Wednesday, April 28, 2010

Faith is not Fear

Faith is not Fear.

Several weeks ago, I published the article "Faith is not Religion." When I did, I felt somewhat reluctant, not wanting to wade into the religious quagmire spiraling through American politics. If you have not read the article, you might want to read it before finishing this since I feel no less reluctant to write this article.

As we all know, there are three dominant religions in current history. Two of these began as what I think of as relief valves for the original, which is Judaism.

The Jewish religion was, as I understand it, founded on the backs of those who suffered for their faith. Their God was an angry demanding and unforgiving deity. This God maimed, punished, and killed those who dared not obey without hesitation, without question.

Then, a man who many now claim to be the Son of God walked the lands of what was then Palestine. Everyone knows the stories of His deeds, His words, His lessons, and His death. Central to His message was compassion, loving one's enemy as one's friend, turning the other cheek, building plows out of swords. He healed the sick, welcomed all to listen and follow. He spoke of a loving, forgiving God.

Centuries later, another man, the Prophet Mohammad walked the same ground, offered, I believe, an enlightened message, teaching the need for harmony and education. He too spoke of a loving, forgiving God.

I do not believe that either, Son of God or Prophet, intended hatred and fear to be central to what they felt humans needed for peaceful co-existence.

Yet now centuries later, followers of all three religions seem to feel it necessary to reach far back in time for the Old Testament God's discriminating lack of compassion so they might now beget a future.

Fear is not Faith.

I write this with conviction. I do not think followers of the three religions can ever live together as long as fear is the batter from which loaves of justice are baked and shared during meals.

However, humans, it seems, need to dwell on the past to seek a future. I think that knowledge of the past can be a foundation only, not building blocks for the unseen and unknown tomorrow.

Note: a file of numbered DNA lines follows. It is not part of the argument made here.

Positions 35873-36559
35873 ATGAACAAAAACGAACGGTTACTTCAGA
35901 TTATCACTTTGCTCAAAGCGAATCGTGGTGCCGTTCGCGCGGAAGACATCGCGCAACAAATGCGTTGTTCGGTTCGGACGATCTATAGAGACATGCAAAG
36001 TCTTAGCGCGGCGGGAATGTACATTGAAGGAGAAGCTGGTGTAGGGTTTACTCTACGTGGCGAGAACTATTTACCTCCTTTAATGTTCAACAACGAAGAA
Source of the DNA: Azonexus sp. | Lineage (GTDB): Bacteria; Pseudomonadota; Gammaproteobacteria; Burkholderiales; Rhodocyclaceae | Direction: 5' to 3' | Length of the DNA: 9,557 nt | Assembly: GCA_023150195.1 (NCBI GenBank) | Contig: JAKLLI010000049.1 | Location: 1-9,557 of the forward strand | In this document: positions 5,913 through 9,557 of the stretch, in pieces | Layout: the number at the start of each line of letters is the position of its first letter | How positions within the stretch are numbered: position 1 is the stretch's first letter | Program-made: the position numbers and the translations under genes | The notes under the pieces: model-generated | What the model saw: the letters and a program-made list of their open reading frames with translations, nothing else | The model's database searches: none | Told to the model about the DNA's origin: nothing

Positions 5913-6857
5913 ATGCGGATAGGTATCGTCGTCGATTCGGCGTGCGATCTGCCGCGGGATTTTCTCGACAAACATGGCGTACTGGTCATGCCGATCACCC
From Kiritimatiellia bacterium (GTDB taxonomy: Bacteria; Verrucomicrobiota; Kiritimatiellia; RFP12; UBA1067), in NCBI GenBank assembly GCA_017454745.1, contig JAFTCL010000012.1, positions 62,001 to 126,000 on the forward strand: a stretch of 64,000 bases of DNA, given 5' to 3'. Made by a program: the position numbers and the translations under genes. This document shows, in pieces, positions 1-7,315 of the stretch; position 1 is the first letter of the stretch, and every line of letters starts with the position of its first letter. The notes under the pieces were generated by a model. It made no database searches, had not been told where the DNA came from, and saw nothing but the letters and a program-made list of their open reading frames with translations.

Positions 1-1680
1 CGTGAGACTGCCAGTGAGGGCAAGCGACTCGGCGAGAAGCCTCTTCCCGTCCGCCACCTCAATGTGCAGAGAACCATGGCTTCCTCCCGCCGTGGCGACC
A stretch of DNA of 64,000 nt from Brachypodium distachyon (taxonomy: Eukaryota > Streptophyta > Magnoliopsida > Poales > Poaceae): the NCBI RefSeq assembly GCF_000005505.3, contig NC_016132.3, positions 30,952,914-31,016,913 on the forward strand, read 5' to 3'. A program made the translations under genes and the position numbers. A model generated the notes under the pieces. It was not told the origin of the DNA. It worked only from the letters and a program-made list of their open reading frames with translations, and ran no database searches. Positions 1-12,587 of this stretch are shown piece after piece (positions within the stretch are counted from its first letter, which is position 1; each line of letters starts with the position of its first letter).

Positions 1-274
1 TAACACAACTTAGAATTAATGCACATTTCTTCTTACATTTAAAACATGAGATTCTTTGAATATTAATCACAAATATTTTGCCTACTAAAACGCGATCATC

We expend too much effort; exhaust too many lives ramming wet clay cast from spilled blood into barricades and levies, to keep out the undesirable element, which too often is the element we would see if we had a spiritual mirror to gaze in to.

Elected leaders, men and woman entrusted to speak publicly, to promote reason, and doctrines of faith, twisted and writhed under the erotic and enticing caress of wealth and fame. They distorted truth for personal gain, not the common good. They used basic human psychology to further whatever agenda they received payment to promote.

Those leaders, speakers, or their masters, knew too that fear is the heart of religion. Therefore, they used religion.

They understood, it seems, that as time passed, throughout history, men rewrote, adjusted, and added to the original teachings of the Prophet and Son of God. They created demons, burned witches, hung or disemboweled heretics, dunked the innocent, stoned, whipped, or killed disobedient wives and daughters, beheaded non-believers.

Many at one time waded through flowing blood in the streets of the holiest of cities.

They performed these acts as needed to control the masses, the peasants, serfs, slaves and willing but uneducated followers, without regard for truth, justice, or the teachings of the Son of God or the Prophet.

Politicians and their moneyed masters also restricted education, or lowered the standards of educational success.